The Mineral Products Association (MPA), which looks after the interests of the cement industry (and other allied industries) in the UK, has said that it welcomes a temporary tax-freeze relating to climate change announced in the UK Budget of 20 March 2013. The MPA singled out the decision to freeze the indexation of the Aggregates Levy until April 2014 and the decision to introduce the Climate Change Levy mineralogical and metallurgical exemption for energy-intensive industries such as cement and lime. Both of these moves by UK Chancellor George Osborne have been welcomed because they bring some relief to the UK cement industry and wider construction activities. MPA members make money from such activites and any potential cost that can be eliminated or delayed, even for a short time, is welcome amid the current slump that is the UK economy. This is especially true as the UK weathers the one of the longest and most severe winters for 50 years. So far, so much sense.
However, how does this reaction to the Climate Change Levy exemption tie in with the MPA's February 2013 announcement that it thinks that the UK cement industry's total CO2 emissions should be reduced by 81% by 2050? What should UK cement producers make of this? The MPA's cement industry CO2 reduction targets are certainly bold. On the face of it, they look achievable given the progress that has been made to date by the UK cement industry, although much is left to the imagination as to which areas could and should contribute most to the reduction target. The 81% reduction target includes the successful future commercial development of carbon capture and storage (CCS) technologies. It also relies on an increased proportion of renewable sources for the electricity that the cement industry will receive in 2050, something else that is totally out of the industry's control.
However, much hard work has already been done by cement companies in the UK. As in other EU countries and developed nations, total dust and toxic emissions have fallen dramatically in the UK cement industry since 1990. The country's alternative fuel substitution rate has now hit ~40%. Yet, as the MPA highlights in its document detailing the targets for 2050, much of the low-hanging fruit has already been taken. Further reduction in overall CO2 emissions will be significantly affected by both regulations and cement company progress. Cement companies can increase their consumption of 'wastes' and fit waste-heat recovery systems. Through such measures they can achieve further reductions in emissions. Some kilns have hit alternative fuel substitution rates of 100% for limited periods and examples from the near continent show that 80% alternative fuels can be the norm. However, unlike these 'bottom-up' approaches, which can be introduced at a plant in a period of months, regulations take years to evolve and come into force, often involving slow and lengthly debate by politicians, associations and consumers.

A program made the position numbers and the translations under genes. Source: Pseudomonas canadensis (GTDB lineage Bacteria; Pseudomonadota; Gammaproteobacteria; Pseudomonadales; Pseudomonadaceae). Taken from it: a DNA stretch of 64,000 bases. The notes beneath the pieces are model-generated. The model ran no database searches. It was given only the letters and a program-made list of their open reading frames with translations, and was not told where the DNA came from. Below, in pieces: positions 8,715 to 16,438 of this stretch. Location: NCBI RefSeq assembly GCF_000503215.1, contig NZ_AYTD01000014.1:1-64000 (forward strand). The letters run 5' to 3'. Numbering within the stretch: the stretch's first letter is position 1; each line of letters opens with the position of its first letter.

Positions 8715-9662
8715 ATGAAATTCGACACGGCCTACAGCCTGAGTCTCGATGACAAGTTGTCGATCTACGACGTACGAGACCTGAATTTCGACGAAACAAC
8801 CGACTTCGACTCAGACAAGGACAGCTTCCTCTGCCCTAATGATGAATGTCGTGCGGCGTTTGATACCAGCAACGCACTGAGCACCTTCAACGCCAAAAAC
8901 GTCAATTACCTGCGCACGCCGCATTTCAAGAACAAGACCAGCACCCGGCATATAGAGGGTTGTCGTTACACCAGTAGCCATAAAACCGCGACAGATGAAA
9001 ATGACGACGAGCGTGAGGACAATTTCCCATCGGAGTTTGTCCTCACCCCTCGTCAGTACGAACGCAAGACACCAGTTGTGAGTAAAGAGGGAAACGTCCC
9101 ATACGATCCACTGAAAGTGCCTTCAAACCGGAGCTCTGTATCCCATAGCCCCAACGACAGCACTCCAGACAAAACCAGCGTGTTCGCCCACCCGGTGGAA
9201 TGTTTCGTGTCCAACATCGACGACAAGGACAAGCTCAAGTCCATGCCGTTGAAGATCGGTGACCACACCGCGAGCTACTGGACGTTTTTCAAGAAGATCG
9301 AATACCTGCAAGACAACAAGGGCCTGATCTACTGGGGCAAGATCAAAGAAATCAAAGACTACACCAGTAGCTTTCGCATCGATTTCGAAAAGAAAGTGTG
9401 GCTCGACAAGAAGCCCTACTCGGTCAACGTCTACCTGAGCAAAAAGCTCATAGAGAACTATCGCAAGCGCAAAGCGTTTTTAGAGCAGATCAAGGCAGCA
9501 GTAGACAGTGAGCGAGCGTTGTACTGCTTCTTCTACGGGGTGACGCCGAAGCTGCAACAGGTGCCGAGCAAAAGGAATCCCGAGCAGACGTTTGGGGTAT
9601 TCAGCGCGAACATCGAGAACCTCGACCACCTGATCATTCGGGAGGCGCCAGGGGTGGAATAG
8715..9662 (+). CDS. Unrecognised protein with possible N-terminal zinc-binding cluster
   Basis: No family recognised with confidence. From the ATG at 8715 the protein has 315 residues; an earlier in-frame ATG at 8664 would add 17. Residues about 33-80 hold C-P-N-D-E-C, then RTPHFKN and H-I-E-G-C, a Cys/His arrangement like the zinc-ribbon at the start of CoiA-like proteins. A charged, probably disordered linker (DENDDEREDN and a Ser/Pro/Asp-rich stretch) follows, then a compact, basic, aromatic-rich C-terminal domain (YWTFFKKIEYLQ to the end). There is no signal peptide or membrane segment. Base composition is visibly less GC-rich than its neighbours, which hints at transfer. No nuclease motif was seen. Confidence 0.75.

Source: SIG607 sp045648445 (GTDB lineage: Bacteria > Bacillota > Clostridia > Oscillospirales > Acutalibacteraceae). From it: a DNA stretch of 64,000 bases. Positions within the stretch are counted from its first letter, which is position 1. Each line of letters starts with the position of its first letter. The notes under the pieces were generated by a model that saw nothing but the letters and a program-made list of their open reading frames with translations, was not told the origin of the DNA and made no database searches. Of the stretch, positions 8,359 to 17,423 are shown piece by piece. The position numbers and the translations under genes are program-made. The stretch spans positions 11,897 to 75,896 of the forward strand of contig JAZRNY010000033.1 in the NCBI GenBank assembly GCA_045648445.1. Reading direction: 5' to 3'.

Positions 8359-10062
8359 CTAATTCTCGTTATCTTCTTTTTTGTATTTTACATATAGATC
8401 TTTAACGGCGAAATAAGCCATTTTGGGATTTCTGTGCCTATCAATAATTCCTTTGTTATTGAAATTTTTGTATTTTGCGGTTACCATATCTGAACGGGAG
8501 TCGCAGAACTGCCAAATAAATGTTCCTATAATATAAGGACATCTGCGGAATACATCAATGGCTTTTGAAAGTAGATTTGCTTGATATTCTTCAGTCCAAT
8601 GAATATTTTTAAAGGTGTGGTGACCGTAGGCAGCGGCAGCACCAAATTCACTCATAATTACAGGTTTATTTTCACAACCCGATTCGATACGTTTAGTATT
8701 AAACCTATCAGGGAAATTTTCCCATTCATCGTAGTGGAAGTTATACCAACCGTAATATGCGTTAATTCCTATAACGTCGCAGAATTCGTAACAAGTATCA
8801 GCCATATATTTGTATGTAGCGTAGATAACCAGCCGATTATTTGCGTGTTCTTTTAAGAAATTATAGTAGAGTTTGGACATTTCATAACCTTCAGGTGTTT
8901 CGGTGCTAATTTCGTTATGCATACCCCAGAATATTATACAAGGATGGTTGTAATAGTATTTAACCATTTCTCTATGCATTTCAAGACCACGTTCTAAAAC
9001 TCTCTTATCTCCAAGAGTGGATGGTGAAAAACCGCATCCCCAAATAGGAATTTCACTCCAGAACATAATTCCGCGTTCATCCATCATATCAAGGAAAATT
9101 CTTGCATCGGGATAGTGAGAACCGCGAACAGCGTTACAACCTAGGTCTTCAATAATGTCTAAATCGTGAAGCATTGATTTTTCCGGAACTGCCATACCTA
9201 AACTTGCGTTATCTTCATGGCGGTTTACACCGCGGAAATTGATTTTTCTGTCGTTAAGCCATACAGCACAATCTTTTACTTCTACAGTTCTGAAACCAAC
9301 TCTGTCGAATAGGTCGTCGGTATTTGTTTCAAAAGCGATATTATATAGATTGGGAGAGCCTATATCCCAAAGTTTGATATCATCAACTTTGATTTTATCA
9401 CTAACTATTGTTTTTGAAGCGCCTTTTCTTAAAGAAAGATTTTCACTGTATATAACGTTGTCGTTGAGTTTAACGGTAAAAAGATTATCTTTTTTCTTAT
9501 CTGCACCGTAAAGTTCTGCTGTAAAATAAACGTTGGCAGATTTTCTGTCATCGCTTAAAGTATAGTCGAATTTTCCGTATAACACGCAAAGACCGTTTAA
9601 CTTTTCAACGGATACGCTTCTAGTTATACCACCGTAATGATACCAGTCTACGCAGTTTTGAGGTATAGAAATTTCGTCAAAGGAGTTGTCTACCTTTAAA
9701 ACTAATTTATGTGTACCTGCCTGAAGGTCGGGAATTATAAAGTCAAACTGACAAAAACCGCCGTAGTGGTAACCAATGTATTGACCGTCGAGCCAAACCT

To discourage the government from seeking to impose stricter environmental regulations for the cement industry by welcoming the exemption, is the MPA undercutting its own calls to reduce CO2 emissions in the UK cement industry? From a cement producer's perspective, it looks like the MPA could hold two contradictory opinions on the same subject: that you can welcome reductions in climate regulation while also calling for stricter emissions regulations. This phenomenon was famously termed 'double think' by George Orwell in his classic novel '1984,' but the MPA's situation is far more subtle. Often the regulators and those being regulated can agree on the same target but not on how that target should be reached. The next 37 years will show whether or not this target is even possible.